Acetaminophen may cause liver damage or other problems. Unless recommended by your provider, don’t take more than 3000 milligrams (mg) in 24 hours. To make sure you donâ€™t take too much, check other medicines you take to see if they also contain acetaminophen. Ask your provider if you need to avoid drinking alcohol while taking this medicine.
Take antibiotics to prevent infection. Follow the directions exactly. Take the medicine until it is completely gone. Donâ€™t stop taking it just because you feel better.
Have stitches or surgical repair, depending on how large or deep the bite is, where it is, and whether the bleeding has stopped.
Report the bite to animal control if you were bitten by an animal that might carry rabies. It is important that animal control identify or safely restrain an unknown, untagged dog. It will help your provider determine if you need rabies shots.
The time it takes for wounds to heal depends on how badly you were bitten and your overall health condition. If the bite is infected, the infection will usually heal in 7 to 10 days with treatment.
A deep bite may cause scarring. It might damage nearby nerves.
How can I take care of myself?
Follow the full course of treatment prescribed by your healthcare provider. Ask your healthcare provider:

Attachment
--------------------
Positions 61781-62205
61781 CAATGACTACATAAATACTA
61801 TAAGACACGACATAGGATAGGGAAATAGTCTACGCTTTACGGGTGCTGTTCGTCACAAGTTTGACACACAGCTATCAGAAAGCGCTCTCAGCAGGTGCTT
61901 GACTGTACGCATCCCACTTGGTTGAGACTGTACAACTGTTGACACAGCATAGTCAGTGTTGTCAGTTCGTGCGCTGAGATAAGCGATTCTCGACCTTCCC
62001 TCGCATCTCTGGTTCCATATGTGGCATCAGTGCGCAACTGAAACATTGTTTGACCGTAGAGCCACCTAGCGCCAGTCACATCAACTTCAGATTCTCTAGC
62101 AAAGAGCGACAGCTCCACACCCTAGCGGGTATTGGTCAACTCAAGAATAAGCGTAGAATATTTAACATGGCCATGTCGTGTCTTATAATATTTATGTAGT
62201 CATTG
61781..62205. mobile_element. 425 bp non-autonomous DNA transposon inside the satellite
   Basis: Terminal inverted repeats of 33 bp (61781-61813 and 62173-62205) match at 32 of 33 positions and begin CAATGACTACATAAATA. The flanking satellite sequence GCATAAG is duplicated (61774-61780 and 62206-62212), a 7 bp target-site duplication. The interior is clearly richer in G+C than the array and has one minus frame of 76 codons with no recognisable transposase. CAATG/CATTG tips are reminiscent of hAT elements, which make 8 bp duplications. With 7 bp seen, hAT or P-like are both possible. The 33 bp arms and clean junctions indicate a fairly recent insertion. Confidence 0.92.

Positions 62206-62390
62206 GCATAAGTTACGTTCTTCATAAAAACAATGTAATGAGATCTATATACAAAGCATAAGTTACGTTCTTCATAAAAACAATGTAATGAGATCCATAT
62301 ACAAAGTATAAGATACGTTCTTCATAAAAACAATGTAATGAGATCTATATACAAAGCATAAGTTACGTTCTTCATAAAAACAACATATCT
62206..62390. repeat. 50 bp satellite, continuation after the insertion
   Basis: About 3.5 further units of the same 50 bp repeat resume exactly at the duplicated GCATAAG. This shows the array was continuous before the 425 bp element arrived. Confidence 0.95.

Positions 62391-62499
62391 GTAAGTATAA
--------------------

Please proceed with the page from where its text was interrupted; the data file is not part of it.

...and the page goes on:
How long it will take to recover
If there are activities you should avoid and when you can return to your normal activities
How to take care of yourself at home
What symptoms or problems you should watch for and what to do if you have them
Make sure you know when you should come back for a checkup.
How can I help prevent animal bites?
Be aware of how animals act before they bite. For example, they may raise or flatten their ears, show their teeth, growl, or snarl. Donâ€™t approach or touch strange animals.
Use precautions to protect yourself from attack:
Carry high-frequency sound or spray repellents (such as Mace or pepper spray) when you are walking or jogging.
Wear hiking boots or shoes that cover your ankles when you hike or camp.
Do not touch or tease wild animals, and do not handle wild animals that are hurt.
To help protect others from animal bites you can:
Keep your pet on a leash. If your dog is likely to bite, warn people or put a muzzle on your dog.
Keep your pet in an enclosed and secure area. Put up signs to warn people that your dog may bite.
Make sure your pet gets rabies shots to protect your pet and any human that it bites.
If you see an animal behaving strangely or foaming at the mouth or if an animal has bitten someone:
Report it to the local animal control or police.
Tell the pet’s owner.
If you regularly handle animals that could have rabies, get the rabies vaccine. This vaccine can help keep you from getting rabies if you are bitten. You may need a blood test every year to see if you need a rabies booster shot.
Teach your children not to approach or touch strange animals.
Developed by RelayHealth.
Adult Advisor 2015.1 published by RelayHealth. Last modified: 2014-10-21 Last reviewed: 2014-07-10
This content is reviewed periodically and is subject to change as new health information becomes available. The information is intended to inform and educate and is not a replacement for medical evaluation, advice, diagnosis or treatment by a healthcare professional.
Animal and Human Bites: References
American Academy of Orthopaedic Surgeons. Human Bites. 12/2013.